Tony and Carmela survey the land on which Carmela plans to build her spec house at the end of one of the most poignant episodes in the series. The ground coincidentally looks similar to the woods where Adriana was murdered by Silvio a little earlier, as if Carmela is about to build her spec house on blood.
Tony expresses sadness, most likely for his cousin. Things are really messed up now. There is the definite sense of impending doom as if the whole thing is about to collapse. This feels very much like the ending of The Godfather: Part II, when Michael Corleone is contemplating after having his brother killed. As seen in: Season 5, episode 12 “Long Term Parking”.
At one point, the final scene of the series also ranked as one of the most hated, despised, and reviled scenes in television history. And on some level, it’s not hard to understand why. By the end of the final season, Tony had defeated his enemies in the Lupertazzo family once and for all. A relative peace was restored, although many friends, allies, and loved ones had fallen along the way. Hanging over this victory was a sense of dread. Viewers knew at any moment that a rival mafia member might come seeking vengeance, or government agents storm in to take Tony away.
The final scene played out in a diner, reminiscent of the final scene of Season 1 finale in Nuovo Vesuvio. As Tony waited for each of his family members to arrive, Journey’s “Don’t Stop Believin'” played on the jukebox. He eyed other diner patrons who might have been innocent bystanders or soldiers waiting to gun him down. The final shot saw Tony look up at the door just as the song cried “Don’t stop…” The episode faded to black, and the credits rolled.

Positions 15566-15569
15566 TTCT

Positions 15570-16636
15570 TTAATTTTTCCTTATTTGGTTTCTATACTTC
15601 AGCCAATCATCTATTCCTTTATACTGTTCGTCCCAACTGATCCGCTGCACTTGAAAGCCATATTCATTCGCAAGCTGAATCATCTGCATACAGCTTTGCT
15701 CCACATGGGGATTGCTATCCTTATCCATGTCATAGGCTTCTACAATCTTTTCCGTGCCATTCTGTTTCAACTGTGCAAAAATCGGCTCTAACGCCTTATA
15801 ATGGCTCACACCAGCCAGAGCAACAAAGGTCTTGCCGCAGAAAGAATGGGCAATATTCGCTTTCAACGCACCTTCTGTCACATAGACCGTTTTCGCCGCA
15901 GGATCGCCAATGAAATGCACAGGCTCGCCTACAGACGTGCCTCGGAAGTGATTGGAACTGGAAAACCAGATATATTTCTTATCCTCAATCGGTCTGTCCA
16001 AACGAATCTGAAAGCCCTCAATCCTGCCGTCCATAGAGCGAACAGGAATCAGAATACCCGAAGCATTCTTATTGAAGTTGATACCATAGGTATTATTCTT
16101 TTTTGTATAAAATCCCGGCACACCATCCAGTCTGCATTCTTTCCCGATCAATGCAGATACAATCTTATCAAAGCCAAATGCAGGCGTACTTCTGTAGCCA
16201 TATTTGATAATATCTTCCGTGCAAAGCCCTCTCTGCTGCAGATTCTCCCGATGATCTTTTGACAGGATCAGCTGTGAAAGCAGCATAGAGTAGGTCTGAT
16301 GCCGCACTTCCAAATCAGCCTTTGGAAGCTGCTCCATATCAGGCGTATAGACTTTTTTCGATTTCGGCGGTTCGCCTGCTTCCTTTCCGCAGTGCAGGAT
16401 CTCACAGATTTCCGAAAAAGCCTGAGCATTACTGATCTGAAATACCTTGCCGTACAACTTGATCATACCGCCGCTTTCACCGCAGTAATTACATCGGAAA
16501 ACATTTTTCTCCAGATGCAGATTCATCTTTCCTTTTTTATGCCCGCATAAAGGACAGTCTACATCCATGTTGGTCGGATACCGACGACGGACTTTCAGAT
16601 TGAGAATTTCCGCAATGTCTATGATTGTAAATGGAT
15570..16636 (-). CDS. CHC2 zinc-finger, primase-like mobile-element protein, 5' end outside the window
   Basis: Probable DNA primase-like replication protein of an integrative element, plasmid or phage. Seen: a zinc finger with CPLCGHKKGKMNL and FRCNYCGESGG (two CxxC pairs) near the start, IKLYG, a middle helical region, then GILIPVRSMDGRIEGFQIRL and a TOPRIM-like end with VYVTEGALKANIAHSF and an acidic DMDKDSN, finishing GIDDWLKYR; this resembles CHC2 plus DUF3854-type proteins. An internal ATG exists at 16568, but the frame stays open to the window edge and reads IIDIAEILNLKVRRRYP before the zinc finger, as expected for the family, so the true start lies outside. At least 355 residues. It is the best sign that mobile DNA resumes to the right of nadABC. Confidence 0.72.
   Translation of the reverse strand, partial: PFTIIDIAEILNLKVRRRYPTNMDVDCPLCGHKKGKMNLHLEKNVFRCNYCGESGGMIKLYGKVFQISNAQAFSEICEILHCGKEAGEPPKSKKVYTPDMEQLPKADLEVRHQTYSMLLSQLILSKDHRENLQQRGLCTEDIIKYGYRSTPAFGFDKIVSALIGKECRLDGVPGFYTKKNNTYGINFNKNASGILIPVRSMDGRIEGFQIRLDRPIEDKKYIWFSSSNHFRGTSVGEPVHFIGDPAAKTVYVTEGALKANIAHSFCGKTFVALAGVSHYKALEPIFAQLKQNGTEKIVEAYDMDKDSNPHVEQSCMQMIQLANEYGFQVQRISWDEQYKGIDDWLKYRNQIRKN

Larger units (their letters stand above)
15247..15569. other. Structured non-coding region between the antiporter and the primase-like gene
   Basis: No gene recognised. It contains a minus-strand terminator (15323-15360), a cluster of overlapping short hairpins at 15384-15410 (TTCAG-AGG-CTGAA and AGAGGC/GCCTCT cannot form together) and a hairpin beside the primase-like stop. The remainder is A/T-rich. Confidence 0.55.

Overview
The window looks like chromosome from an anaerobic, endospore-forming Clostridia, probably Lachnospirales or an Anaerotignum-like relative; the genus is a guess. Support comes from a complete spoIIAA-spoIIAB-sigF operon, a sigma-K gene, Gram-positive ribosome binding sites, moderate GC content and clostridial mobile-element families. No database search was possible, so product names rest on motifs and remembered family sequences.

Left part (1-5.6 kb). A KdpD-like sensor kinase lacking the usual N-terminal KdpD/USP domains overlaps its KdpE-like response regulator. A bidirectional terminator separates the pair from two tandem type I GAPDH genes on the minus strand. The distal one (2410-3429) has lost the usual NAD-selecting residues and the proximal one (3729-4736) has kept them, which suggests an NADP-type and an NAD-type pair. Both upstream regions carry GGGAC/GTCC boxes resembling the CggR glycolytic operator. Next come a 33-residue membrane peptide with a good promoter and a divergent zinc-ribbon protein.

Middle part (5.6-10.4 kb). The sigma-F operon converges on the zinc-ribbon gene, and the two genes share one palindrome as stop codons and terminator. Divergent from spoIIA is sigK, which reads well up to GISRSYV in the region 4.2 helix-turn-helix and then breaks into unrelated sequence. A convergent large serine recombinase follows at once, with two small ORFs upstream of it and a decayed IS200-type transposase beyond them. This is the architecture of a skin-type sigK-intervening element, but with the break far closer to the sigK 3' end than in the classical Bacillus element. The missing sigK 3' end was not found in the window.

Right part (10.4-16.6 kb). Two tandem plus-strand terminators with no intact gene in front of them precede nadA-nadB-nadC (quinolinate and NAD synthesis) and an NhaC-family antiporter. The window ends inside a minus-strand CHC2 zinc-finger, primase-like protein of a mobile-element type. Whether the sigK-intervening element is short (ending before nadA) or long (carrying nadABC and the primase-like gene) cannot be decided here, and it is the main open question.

Reactions to this ending were mixed at best. But over time, this scene has become popular precisely because of its ambiguity. Did Tony die? Was this David Chase’s way of calling back to Tony’s conversation with his brother-in-law Bobby about the sudden, unexpected nature of death? Ultimately, it didn’t matter. Whatever Tony’s final fate, it was clear that his days were numbered. His luck cant last forever. As seen in: “Made in America” (Season 6.5).
You will love The Sopranos Wise Cracks Compilation. These are not goofs. All real scenes with a focus on the funnier moments. We want to finish this with sweet memories. I miss The Sopranos!